Verizon uses different types of drones for network performance
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Verizon put new drone technology into action in October with three different use cases of the unmanned aerial systems or UAS to enhance network performance and reliability. Here is a closer look at the network activities and a comparison of the types of drones used.
Delivering 4G LTE service from the air
An unmanned aircraft system (UAS) was used at Cape May Airport, N.J. to test delivering 4G LTE network coverage from the drone itself, as essentially a small cell site in the sky. This was the first-ever test with Verizon’s Airborne LTE Operations (ALO) during an emergency management and disaster recovery exercise. The successful test proved that 4G LTE coverage can be provided from an aircraft to first-responders in the event no traditional service is available.
- The test used a 17-foot wingspan RS-20 UAS, owned and operated by American Aerospace Technologies, Inc. (AATI) with pilots controlling it from the ground.
- With FAA authorization* the UAS was approved to fly up to 7,500 feet (but was tested with Verizon’s network at 3,000 feet and below). The aircraft is capable of flying up to 22,000 feet.
- The UAS can fly 12-16 hours at a time.
- With a weight of 165 lbs. the UAS can fly in windy weather conditions.
- The UAS live streams imagery of the ground to emergency personnel.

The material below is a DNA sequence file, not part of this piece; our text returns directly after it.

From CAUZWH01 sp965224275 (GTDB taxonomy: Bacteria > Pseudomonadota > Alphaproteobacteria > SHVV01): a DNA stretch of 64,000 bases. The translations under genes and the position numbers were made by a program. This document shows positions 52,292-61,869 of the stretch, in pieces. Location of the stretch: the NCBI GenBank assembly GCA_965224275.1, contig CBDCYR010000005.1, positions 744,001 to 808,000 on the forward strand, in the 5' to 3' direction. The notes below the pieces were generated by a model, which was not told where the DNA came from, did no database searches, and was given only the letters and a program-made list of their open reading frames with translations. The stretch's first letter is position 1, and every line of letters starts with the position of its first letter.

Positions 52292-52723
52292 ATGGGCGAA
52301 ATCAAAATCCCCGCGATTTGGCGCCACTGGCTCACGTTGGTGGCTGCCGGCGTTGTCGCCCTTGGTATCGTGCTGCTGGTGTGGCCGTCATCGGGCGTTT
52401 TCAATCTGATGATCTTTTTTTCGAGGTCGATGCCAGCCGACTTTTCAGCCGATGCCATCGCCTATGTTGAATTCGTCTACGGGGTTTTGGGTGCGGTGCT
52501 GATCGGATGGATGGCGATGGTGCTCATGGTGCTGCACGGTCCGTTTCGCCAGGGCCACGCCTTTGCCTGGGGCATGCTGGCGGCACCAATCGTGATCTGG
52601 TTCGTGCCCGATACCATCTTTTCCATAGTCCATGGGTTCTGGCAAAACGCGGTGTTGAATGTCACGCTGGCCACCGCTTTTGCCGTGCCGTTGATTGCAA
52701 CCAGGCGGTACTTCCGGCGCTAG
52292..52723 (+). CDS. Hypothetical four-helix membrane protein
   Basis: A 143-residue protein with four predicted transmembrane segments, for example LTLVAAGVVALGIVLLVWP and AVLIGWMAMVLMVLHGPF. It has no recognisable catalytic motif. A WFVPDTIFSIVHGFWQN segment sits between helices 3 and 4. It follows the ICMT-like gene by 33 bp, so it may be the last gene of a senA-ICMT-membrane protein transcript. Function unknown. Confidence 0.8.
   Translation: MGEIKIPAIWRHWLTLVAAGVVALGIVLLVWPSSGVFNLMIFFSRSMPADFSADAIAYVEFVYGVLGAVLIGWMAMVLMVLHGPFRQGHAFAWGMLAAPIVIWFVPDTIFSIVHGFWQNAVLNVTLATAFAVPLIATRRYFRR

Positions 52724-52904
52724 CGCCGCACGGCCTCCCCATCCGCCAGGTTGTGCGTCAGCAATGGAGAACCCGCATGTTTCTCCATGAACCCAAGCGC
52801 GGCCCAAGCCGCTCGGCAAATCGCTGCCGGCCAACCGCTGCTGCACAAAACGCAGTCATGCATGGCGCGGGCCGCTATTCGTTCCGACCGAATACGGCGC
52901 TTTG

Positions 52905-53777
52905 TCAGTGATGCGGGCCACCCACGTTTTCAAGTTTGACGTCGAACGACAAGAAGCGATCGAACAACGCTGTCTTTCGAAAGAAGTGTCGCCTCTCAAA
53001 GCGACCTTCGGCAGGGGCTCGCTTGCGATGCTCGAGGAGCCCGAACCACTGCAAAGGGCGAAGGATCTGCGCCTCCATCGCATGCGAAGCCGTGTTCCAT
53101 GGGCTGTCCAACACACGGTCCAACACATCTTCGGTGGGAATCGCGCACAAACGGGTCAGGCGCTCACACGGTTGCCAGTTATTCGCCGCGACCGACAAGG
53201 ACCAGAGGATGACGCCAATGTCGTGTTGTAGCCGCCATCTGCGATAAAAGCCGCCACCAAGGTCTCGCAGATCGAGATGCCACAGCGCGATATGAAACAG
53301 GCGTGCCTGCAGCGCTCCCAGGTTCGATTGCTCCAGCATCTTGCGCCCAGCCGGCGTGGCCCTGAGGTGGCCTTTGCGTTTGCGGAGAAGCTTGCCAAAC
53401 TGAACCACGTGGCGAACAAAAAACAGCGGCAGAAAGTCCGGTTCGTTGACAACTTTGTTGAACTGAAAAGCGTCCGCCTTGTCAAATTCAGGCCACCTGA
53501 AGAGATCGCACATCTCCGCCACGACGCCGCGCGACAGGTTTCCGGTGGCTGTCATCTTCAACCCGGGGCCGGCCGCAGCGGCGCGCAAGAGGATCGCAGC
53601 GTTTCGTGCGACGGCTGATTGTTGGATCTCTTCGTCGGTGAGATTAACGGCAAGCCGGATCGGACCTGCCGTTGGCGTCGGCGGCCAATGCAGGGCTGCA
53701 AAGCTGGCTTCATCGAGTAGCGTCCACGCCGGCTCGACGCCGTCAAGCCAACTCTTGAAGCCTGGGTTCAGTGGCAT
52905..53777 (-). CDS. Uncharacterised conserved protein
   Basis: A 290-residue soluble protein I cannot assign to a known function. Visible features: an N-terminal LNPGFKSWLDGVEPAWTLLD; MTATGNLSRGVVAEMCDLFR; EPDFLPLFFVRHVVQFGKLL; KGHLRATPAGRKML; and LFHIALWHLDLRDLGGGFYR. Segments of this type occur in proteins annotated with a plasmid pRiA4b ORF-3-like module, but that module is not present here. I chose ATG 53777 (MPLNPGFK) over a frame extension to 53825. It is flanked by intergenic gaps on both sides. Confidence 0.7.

- The UAS is connected back to Verizon’s network, not for piloting, but for providing a 4G LTE signal to emergency personnel through the aircraft.
Cell tower and venue inspections
Small unmanned aircraft systems (sUAS) were used to conduct cell site inspections in the Carolinas in the wake of Hurricane Matthew. The aerial footage allowed rapid assessment of any damage to cell sites that were inaccessible by land due to the flood waters.
Verizon’s first drone venue inspection at the Circuit of the America’s (COTA) racetrack in Austin, TX was conducted to measure network coverage in advance of a major event Oct. 21-23. The UAS carried two smartphones to test the 4G LTE network and record data. The drones were able to fly easily over a large concert area, rows of bleachers and spectator areas still under construction. The drone-based system performance testing took approximately 50 per cent of the time it would take to walk the venue.
- Both quadcopter style UAS were owned and operated by Measure, who uses different types of drones based on the flight needs.
- These (sUAS) drones weigh 55 lbs or less.
- Both capture HD video images and can be equipped to capture network performance data.
- Measure operates under FAA authorization with a two-person crew that includes a ground pilot and visual observer for safe, legal and insured operations.
These are three examples of how the network team is pioneering new ways to use drone technology for network performance and reliability.